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PHI is indispensable for looking up concordance, but it lacks part of speech tagging. Anybody knows if there exists a POS-tagged corpus of Latin works?

Best preference is a free one, as if not, it's price could be in the 4 or 5 figures easy, out of reach unless through an educational institution that would own it (and I am not affiliated with any). But I can deal with that.

Best if focused on Classical Latin, or with an option to limit to it. But I can deal with that too.

Perseus does provide probabilistic POS guesses if you click on the word (almost always correct), but the POS data is not apparently in the XML text if I download it (there are XML links at the bottom of texts if you noticed), when I look at it. Is there an option to restrict searches by POS and morphology? If there is, I cannot find it.

So, any pointers in that direction? I am thinking about running the Stanford tagger on a plain-text corpus, but this is quite a work, as it will certainly require some tweaking and heuristics, and I am not sure when if ever I am able to fit that in my schedule. Latin is only a lovable hobby for me.

6

I know of three openly accessible Latin corpus with grammatical tags labelled by humans:

PROIEL https://github.com/proiel/proiel-treebank/

Perseus https://github.com/PerseusDL/treebank_data

Index Thomisticus http://itreebank.marginalia.it/view/download.php

Perseus is the smallest dataset (~4900 sentences) that covers classical authors. PROIEL is larger (at ~18,000 sentences), which also includes some of Vulgate. These two have similar tagging formats. Index Thomisticus is larger (20,000+ sentences), but focuses on the works of Thomas Aquinas (hence the name), and has a format rather unusual (to me at least): for instance, nouns and adjectives are both classified as "nominal"; degree of adjectives and participles are tagged separately; voice (active/passive) and mode (indicative/imperative etc) are tagged together, etc.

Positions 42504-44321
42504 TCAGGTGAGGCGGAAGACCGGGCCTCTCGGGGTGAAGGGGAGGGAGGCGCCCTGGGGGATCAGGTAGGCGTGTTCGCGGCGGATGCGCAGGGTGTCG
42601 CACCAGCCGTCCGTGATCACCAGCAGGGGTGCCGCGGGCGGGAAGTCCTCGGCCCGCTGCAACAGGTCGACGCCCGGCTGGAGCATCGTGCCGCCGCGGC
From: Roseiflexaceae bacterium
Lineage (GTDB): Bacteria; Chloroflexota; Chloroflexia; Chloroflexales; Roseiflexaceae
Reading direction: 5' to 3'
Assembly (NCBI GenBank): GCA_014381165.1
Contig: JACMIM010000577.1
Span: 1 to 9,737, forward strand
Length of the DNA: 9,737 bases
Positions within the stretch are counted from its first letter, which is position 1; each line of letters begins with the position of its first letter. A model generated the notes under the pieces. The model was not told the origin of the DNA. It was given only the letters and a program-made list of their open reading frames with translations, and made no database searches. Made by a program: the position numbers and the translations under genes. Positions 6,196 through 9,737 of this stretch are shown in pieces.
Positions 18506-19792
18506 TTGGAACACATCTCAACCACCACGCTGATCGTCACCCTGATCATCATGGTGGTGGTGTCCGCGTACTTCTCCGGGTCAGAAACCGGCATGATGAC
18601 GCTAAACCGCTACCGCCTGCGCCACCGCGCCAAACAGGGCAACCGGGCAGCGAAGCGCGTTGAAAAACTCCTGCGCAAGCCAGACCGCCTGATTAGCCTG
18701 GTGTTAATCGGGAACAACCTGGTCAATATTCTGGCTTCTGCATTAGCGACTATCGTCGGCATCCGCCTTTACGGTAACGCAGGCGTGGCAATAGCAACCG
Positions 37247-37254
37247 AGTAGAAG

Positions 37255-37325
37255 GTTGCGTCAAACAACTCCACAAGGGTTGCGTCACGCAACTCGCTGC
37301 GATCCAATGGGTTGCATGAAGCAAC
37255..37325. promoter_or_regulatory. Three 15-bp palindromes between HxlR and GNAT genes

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Of course! For instance, LatinISE historical corpus.

  • Interesting, thanks! I am trying to wrap my head around the tool. Do you find it useful? I tried una; as the numeral it was not found, and the tool did not seem very precise distinguishing the adverb from the adjective. But tagging Latin should be quite hard. – kkm Nov 14 '17 at 22:50
  • For some reason, it doesn't work for unus but it does for duo, tres, quattuor etc. – Alex B. Nov 15 '17 at 4:44
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Maybe this is what you are searching for? Collatinus: http://outils.biblissima.fr/en/collatinus/

  • 1
    Welcome to the site! This looks promising. Can you explain a little what the site is like, so that people know what to expect before clicking the link? – Joonas Ilmavirta Apr 3 '18 at 13:55

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